Part 1 of this story can be found here.
The seed of energy motivating this trip was planted in the summer after tenth grade when my mother sent me to France for two weeks for a language-immersion program. There, for the first time, was I really surrounded by people from all over the world (or so it felt; in hindsight, it might have just been Europeans). And for whatever reason, I truly felt alive. I felt like my mundane answers to the questions I was asked—where I was from, what I liked to do, what excited me about the French language—were actually interesting to my peers. I felt, for perhaps the first time, that I was an individual, a baseball card with value in a stack of other baseball cards with value, where all players are from different teams with different jerseys, positions, and strengths, as opposed to previously, where I felt more like a member of a deck where, though all cards were different, the player was always the same. This was the first time where I felt like my own person, and that the things about my person were worth sharing publicly, worth being proud of privately, worth trying to find in others as points of connection and potential friendship.
And so it was. And so I wanted more.
During my junior year of college, while studying abroad in Australia, I met countless European high-school grads taking a year off to travel in Southeast Asia and the South Pacific before beginning University. There was my example.
And finally, there was poker: from age 15 to 20, I was, what I now proudly call, a “semi-professional internet poker player.” More so than providing the financial resources for this trip, poker instilled in me a few foundational, priceless beliefs:
- You can become, roughly, the best in the world at what you do, from your bedroom, in your underwear. In this pursuit, or in any other pursuit in life, there is nothing stopping you.
- There is nothing immoral about “going big.” If you want to, and you can, do it. Start now, inspire others, go.
My final semester of college was filled with tepid career fairs advertising jobs I found so perversely suffocating and uninteresting that it left me genuinely confused, as if their sole mission was to look me in the eye, acknowledge my general creativity and desire to do great, technical work, then coldly pour a small dustbin’s worth of dark-grey dirt and glistening-brown worms on the whole party, and wait for me to succumb.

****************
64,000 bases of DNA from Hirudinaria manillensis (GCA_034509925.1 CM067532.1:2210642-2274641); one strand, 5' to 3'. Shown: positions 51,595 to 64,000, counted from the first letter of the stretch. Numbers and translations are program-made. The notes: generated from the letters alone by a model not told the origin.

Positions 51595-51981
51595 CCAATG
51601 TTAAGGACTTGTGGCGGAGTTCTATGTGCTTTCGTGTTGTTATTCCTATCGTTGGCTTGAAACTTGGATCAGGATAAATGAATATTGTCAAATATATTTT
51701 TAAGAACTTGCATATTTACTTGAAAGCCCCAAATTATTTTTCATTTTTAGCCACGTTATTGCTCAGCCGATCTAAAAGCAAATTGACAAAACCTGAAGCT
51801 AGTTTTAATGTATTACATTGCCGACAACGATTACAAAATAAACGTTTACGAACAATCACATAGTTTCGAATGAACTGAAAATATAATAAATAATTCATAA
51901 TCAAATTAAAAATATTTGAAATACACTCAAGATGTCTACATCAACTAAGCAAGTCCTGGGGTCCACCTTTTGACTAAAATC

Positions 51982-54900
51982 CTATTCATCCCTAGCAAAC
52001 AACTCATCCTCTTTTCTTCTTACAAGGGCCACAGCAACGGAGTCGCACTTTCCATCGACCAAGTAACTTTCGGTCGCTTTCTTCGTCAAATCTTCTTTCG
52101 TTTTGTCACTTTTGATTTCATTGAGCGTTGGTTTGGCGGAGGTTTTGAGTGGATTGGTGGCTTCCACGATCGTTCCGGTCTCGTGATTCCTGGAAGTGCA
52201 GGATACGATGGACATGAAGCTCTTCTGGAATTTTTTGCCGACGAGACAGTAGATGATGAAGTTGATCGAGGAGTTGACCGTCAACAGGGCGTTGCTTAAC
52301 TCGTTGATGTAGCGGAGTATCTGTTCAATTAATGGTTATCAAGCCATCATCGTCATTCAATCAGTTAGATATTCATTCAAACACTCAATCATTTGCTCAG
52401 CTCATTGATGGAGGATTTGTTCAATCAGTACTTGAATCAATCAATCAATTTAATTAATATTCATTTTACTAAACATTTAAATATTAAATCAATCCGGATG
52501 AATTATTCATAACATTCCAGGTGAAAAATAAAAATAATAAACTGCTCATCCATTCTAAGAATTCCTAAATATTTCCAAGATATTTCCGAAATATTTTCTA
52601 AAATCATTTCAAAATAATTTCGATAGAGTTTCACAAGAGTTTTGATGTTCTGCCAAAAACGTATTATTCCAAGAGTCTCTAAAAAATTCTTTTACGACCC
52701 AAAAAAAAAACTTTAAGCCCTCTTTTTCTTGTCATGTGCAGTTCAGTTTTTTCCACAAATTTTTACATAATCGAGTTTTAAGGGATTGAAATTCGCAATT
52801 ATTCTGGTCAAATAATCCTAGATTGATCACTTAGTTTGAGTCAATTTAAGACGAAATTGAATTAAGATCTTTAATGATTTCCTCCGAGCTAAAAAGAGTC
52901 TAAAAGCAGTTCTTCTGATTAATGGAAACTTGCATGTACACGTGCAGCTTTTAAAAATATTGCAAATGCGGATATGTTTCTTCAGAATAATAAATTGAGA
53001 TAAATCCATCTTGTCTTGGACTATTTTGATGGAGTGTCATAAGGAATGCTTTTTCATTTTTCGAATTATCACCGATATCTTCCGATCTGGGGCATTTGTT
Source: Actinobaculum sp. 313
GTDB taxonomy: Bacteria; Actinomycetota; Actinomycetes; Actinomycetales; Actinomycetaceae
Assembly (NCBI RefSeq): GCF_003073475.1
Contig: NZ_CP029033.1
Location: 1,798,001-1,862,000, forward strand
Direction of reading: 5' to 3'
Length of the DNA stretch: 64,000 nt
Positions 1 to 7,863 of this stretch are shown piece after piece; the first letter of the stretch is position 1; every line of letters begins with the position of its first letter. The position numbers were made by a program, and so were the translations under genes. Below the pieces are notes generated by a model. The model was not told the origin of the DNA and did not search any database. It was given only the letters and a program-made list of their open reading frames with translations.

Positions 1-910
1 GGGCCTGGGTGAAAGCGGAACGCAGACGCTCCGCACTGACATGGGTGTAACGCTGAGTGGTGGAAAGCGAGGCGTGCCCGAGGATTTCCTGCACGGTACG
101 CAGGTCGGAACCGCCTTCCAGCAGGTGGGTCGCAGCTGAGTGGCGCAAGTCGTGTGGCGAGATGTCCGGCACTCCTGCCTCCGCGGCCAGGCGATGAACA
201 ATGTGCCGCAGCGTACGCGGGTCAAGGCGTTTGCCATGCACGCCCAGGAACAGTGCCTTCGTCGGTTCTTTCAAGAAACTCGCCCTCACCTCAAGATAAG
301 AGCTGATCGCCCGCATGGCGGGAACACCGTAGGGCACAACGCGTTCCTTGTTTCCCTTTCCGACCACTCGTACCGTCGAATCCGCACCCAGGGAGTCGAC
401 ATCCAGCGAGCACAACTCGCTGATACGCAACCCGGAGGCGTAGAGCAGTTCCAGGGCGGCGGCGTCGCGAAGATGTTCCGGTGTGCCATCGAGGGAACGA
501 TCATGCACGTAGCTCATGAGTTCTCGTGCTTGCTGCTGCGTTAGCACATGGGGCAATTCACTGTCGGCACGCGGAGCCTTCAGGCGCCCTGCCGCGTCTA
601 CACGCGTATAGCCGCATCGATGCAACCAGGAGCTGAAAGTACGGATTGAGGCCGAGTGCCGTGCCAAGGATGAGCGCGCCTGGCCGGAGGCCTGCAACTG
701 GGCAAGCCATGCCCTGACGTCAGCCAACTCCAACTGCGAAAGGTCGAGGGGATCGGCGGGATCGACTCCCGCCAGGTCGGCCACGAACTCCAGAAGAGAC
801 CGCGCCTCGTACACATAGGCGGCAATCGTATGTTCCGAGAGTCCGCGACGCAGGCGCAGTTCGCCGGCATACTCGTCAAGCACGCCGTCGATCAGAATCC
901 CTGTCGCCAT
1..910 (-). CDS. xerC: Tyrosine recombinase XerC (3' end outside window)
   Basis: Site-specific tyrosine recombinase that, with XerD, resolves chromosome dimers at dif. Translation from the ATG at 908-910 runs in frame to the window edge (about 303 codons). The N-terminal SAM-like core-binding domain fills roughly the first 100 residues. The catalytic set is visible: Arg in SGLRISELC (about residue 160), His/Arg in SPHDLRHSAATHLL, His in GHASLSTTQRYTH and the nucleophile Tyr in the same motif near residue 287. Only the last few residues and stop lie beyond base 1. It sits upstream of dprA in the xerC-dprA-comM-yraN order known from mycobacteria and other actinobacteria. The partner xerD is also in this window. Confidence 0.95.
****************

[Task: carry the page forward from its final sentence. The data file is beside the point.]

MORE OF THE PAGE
Fundamentally, I didn’t understand. I’m 21 years old. I want to move, to sweat, to be in the sun, to thump my head to rap music out the window of shoddy transport and below the 10th-and-onward palm trees I’d ever seen in my life.
And you want me to what? To wear a collared shirt and khakis, to sit behind a smudgy Lenovo laptop and make spreadsheets in Excel? Are my classmates feigning their own interest? Really, what is going on?
My mind was elsewhere. Reading blogs and maps. Preparing for this trip in the only way I know how to attack things that are important to me: thoroughly. I had a vision in mind of a mobile, photo-journalist-meets-writer-meets-lay-philosopher; my backpack needed to be perfectly packed, my plans needed to be maximally “pushing it.” I needed to be this person. When I liquidated investment funds to buy my first few flights, I remember thinking these small stacks of virtual money were soldiers I was moving into battle. This was me. This was something I cared about doing well, doing completely, doing my way. It was my beautiful project. I would not dare to leave a single stone unturned.
And this was just the beginning.
I remember when my mother drove off at the Philadelphia airport after a firm hug with watery eyes. It had started. That moment was one of being at the peak of a rollercoaster, having paid your fare, validated your height, waited in throngs of sweaty, mindless, errant theme-park-goers with tall sodas and soft-pretzels, then queued for this ride, arrived at the front, strapped myself in, negotiated a churning stomach and last-minute “Devil’s apathy” of “do I actually like rollercoasters as much as I think, or is this just some thought that I got carried away with, and haven’t actually stopped to think about since I began to prepare for its realization?” Now, all there was to do was show my passport, walk through the gate, and let the greatest ride of my life propel itself forward by its own inertia.
One part of my initial fantasy was being “in the middle” of this trip. Having time, and taking time. Staying somewhere for two weeks because I met nice people, or because I simply felt “tired.” I wanted to be living on the road! In those first few weeks, I would long for the fourth month, wherein I would have been “doing it for a while.” I craved that feeling of permanence in transition.